Apple has withheld access to the NFC chip on the iPhone ever since it was first shipped to protect its wallet business. While this article speculates that perhaps things will be different as Apple roles out the ability to accept cards using the iPhone’s NFC chip, I’d bet dollars to donuts it remains an Apple-only product that competes with Square and all other iPhone acceptance solutions. While eliminating the need for hardware is an advantage, it also creates a disadvantage in that the solution can’t accept EMV or mag stripes without the added hardware.
Then the question becomes: What happens to the money? When Square enables a merchant to accept a card, the value is cleared through a Square merchant account that moves the funds to the merchant’s demand deposit account (DDA). To compete with Square, Apple needs a similar construct, but nothing in the announcement suggests that is happening. This is a build vs. partner question. Perhaps, as with Apple Card and Goldman Sachs, Apple will find a partner willing to play by Apple’s rules:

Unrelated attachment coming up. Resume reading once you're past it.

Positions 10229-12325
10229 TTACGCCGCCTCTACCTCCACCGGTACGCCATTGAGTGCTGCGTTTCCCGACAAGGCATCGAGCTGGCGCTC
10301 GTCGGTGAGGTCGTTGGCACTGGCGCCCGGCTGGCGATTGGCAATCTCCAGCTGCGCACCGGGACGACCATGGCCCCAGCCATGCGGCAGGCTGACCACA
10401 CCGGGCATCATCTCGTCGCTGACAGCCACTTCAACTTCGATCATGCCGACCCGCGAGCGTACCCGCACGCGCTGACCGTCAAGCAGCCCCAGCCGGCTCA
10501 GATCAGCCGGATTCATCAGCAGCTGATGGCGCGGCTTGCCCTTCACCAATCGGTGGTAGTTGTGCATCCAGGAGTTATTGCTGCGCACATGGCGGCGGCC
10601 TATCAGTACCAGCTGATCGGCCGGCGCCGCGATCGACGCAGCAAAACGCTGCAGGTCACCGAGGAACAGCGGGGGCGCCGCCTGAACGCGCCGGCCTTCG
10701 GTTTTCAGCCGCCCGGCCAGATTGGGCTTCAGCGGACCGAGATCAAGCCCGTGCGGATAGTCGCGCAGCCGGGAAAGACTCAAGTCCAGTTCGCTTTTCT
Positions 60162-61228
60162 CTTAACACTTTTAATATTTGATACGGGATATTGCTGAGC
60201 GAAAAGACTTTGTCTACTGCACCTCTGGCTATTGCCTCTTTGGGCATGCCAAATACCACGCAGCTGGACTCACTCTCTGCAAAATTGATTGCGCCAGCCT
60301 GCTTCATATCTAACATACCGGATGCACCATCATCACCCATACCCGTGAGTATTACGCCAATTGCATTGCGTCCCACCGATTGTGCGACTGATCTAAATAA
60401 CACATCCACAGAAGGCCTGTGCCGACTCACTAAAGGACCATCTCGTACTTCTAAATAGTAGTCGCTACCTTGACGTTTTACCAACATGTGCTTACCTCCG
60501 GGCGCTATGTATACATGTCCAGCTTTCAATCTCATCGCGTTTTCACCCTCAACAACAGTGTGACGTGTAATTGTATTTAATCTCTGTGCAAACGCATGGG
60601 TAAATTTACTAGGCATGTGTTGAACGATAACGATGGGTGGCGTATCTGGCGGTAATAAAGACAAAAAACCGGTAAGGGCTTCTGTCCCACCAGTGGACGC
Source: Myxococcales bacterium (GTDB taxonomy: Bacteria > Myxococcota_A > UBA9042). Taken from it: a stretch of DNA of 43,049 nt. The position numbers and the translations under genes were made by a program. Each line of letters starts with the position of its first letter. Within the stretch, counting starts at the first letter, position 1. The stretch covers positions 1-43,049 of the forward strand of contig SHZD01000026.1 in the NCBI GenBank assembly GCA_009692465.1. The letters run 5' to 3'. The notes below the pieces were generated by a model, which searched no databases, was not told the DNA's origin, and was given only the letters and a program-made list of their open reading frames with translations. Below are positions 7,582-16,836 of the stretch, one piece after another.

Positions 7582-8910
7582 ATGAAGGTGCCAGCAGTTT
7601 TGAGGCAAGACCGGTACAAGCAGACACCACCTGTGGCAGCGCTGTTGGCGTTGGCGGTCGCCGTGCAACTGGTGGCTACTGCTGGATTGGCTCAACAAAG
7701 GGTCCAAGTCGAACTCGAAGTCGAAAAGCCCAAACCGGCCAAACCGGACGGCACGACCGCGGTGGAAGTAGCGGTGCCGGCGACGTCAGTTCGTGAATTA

“In order to accept payments on an iPhone today, merchants need to use payment terminals that plug in or communicate with the phone via Bluetooth. The upcoming feature will instead turn the iPhone into a payment terminal, letting users such as food trucks and hair stylists accept payments with the tap of a credit card or another iPhone onto the back of their device.
The move could impact payments providers that rely on Apple’s iPhones to facilitate sales, such as Block Inc.’s Square, which dominates the market. If Apple lets any app use the new technology, then Square can continue accepting payments via Apple devices without needing to worry about providing its own hardware. If Apple requires merchants to use Apple Pay or its own payment processing system, that could compete directly with Square. A Block representative didn’t immediately respond to a request for comment.”
Overview by Tim Sloane, VP, Payments Innovation at Mercator Advisory Group